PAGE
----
Did you know that antioxidant-rich foods could reduce type 2 diabetes?
What foods are rich in antioxidants?
A number of incredibly healthy foods are very rich in antioxidants. These include:
- Fruits, such as cranberries, blueberries, blackberries, plums, purple and red grapes, oranges, mangos, peaches, tomatoes and watermelon
- Vegetables, such as kale, spinach, Brussel sprouts, alfalfa sprouts, broccoli, beets, red peppers, onions, corn, artichoke hearts and eggplant
- Dark chocolate
- Nuts, such as pecans, walnuts, pine nuts and almonds
- Kidney beans and pinto beans
- Black and green teas
Besides antioxidant-rich foods, there are other diabetes “super foods” you might want to try. Click here to learn more.
What are antioxidants?
An antioxidant is a molecule that inhibits the oxidation of other molecules. Oxidation is a chemical reaction that can lead to further reactions that may damage cells. Antioxidants help prevent or stop cell damage caused by oxidants.
Antioxidants are naturally found in many plant-based foods. While there are thousands of antioxidant compounds, some common ones found in foods include favanols (found in chocolate), resveratrol (found in wine) and lycopene (found in tomatoes). Other popular antioxidants include vitamins A (beta-carotene), C, E and catechins.
How do antioxidants work?
Antioxidants are important disease-fighting compounds. Scientists believe they help prevent and repair the stress that comes from oxidation, a natural process that occurs during normal cell function. A small percentage of cells becomes damaged during oxidation and turn into “free radicals” (these are toxic by-products of oxidation that can cause damage to living cells and tissues). This in turn can start a chain reaction, harming more cells and possibly causing disease.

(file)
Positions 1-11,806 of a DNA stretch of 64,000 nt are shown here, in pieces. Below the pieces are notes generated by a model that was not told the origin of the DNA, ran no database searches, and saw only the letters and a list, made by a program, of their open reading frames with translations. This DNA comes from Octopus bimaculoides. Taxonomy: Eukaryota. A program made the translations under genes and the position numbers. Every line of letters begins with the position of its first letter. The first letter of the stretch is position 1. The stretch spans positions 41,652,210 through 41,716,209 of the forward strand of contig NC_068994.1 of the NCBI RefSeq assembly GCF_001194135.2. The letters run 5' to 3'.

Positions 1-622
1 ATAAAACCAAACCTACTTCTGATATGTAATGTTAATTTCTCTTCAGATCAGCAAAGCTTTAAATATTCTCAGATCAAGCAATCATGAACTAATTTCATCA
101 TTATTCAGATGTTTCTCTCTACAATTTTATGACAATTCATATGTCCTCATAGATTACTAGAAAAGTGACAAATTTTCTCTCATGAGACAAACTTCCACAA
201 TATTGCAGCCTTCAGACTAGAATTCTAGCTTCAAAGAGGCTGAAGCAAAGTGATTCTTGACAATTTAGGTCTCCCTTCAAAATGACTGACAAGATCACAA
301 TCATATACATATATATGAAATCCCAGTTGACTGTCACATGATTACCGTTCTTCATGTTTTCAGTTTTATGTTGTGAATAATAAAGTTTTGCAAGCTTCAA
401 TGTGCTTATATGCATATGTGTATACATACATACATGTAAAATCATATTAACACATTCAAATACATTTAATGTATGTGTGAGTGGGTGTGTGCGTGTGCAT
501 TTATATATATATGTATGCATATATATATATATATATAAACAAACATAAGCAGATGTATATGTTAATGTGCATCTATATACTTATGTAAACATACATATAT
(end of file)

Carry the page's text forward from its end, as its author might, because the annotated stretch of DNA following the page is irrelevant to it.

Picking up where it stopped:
Antioxidants help ward off cell damage by “cleaning up” or removing free radicals before they can do harm. Antioxidants are released from the foods we eat through digestion and travel through the bloodstream and into the body’s cells.
How can antioxidant-rich foods reduce type 2 diabetes?
A number of studies have shown that eating antioxidant-rich foods can actually reduce the risk of type 2 diabetes. It may be because antioxidants counteract the effect of free radicals, which are damaging to cells. As well, they may have an effect on the sensitivity of the body’s cells to insulin. There may be other reasons for the benefits of antioxidants, and researchers are still studying their effects and their role in reducing the risk of type 2 diabetes.
One recent study of antioxidants and their relationship to diabetes involved an analysis of more than 64,000 women. None of the women (whose average age was 52 years) had diabetes at the start of the study. They all completed a very detailed dietary questionnaire regarding their daily nutrition intake.
At the end of the 15-year study, the researchers found that women who consumed high levels of antioxidant-rich foods had a 27% reduction in their diabetes risk, compared with women who consumed very few antioxidant-rich foods.